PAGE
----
Road King: Smooth Criminal

There’s a fine line between gaudy and great

harley road king

Smooth Criminal

There’s a fine line between gaudy and great.

Photos: John Zamora

harley road king

Smooth Criminal

There’s a fine line between gaudy and great.

Photos: John Zamora

harley road king

Smooth Criminal

There’s a fine line between gaudy and great.

Photos: John Zamora

harley road king

Smooth Criminal

There’s a fine line between gaudy and great.

Photos: John Zamora

harley road king

Smooth Criminal

There’s a fine line between gaudy and great.

Photos: John Zamora

harley road king

Smooth Criminal

There’s a fine line between gaudy and great.

Photos: John Zamora

harley road king

Smooth Criminal

There’s a fine line between gaudy and great.

Photos: John Zamora

harley road king

Smooth Criminal

There’s a fine line between gaudy and great.

Photos: John Zamora

harley road king

Smooth Criminal

There’s a fine line between gaudy and great.

Photos: John Zamora

harley road king

Smooth Criminal

There’s a fine line between gaudy and great.

Photos: John Zamora

harley road king

Smooth Criminal

There’s a fine line between gaudy and great.

Photos: John Zamora

In the world of custom motorcycles, West Coast-style bikes have a look and feel all their own. Based on a traditional lowrider car, they have a standard that sets them apart from other genres of customs. The typical look includes 21-inch front and 16-inch wire wheels, fishtail exhaust, candy and flaked paint, and chrome as far as the eye can see. Also taken from the car side is the art of engraving, where metal is carved by hand in intricate designs and patterns. It’s the combination of all these elements that makes up the “lowrider,” “cholo,” or “gangster” style of motorcycles.

Lowrider bikes can also be thrown into two categories: full-show customs and functional streetbikes. Bike owner Frank Veliz has managed to walk the line between the two with his 1995 Road King by combining many elements of a full-blown table turner with a bike that is equally at home on the highways and back roads.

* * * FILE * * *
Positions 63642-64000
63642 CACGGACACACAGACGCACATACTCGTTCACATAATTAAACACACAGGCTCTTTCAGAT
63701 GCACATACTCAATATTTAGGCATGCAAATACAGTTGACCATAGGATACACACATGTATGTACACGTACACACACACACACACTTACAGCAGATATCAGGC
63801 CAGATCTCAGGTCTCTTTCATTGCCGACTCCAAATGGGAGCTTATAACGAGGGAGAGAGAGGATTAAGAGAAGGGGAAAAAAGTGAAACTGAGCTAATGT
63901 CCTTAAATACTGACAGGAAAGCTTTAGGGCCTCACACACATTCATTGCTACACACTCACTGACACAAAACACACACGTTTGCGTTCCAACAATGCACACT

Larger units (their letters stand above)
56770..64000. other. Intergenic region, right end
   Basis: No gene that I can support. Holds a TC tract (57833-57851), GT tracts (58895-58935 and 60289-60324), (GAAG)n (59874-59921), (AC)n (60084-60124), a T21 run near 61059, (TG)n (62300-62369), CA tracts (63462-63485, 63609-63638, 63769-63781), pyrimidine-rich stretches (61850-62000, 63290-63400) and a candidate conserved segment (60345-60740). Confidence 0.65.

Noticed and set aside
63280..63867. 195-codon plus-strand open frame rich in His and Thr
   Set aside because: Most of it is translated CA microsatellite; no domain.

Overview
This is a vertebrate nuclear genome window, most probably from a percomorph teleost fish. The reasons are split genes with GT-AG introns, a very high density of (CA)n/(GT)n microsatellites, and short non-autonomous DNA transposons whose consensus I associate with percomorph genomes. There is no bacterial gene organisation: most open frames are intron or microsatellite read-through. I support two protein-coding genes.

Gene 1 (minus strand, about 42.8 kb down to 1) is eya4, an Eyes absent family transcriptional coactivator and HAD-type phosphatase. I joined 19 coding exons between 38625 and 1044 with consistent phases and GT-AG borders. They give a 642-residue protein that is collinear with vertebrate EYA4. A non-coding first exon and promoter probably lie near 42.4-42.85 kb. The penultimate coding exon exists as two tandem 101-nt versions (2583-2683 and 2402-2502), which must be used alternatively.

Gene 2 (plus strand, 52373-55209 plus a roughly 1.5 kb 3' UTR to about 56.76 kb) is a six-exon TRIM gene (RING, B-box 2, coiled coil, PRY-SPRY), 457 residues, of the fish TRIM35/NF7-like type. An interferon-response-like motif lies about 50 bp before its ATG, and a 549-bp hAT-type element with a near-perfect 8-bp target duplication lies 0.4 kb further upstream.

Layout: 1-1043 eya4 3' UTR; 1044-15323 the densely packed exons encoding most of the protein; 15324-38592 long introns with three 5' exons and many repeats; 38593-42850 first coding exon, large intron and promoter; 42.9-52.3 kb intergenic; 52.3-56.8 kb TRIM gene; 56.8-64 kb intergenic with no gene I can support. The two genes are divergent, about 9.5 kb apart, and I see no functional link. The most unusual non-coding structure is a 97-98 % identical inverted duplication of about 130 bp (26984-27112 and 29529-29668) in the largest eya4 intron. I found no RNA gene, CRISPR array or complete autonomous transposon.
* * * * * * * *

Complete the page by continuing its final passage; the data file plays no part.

Engraving is addictive. It typically starts off on a single piece like a gas cap or air cleaner. One piece turns into two. What starts with the handlebars, moves on to the headlight, then the wheels, and before you know it there isn’t a piece of metal left that doesn’t have some type of design or scroll covering it. Veliz has managed to avoid the urge to overdo engraving, instead concentrating on a few key areas that provide the greatest bang for the buck. The paint on Veliz’s bike too looks show quality with its patterns, stripes, and flake but still has a flow and subtlety about it that keeps it under the radar while whizzing down the road.

Recently, stereos on motorcycles have been getting louder, bigger, and are becoming the focal part of customs. While this is great for some riders, Veliz believes it’s better to be a bit subtler when it comes to the tunes, while still providing the oomph to blast oldies at the park. Three-hundred watts of Alpine juice feed Infinity speakers and offer a clear, crisp blast of Zapp and Roger and are able to be heard while not seen.

It’s really easy to get carried away when building a West Coast bike. The game of one-upmanship usually has a negative effect on the final product if taken too far. It takes a bit of restraint and keen eye to build a smooth-looking criminal like Veliz’s machine. Here’s to building more while doing less.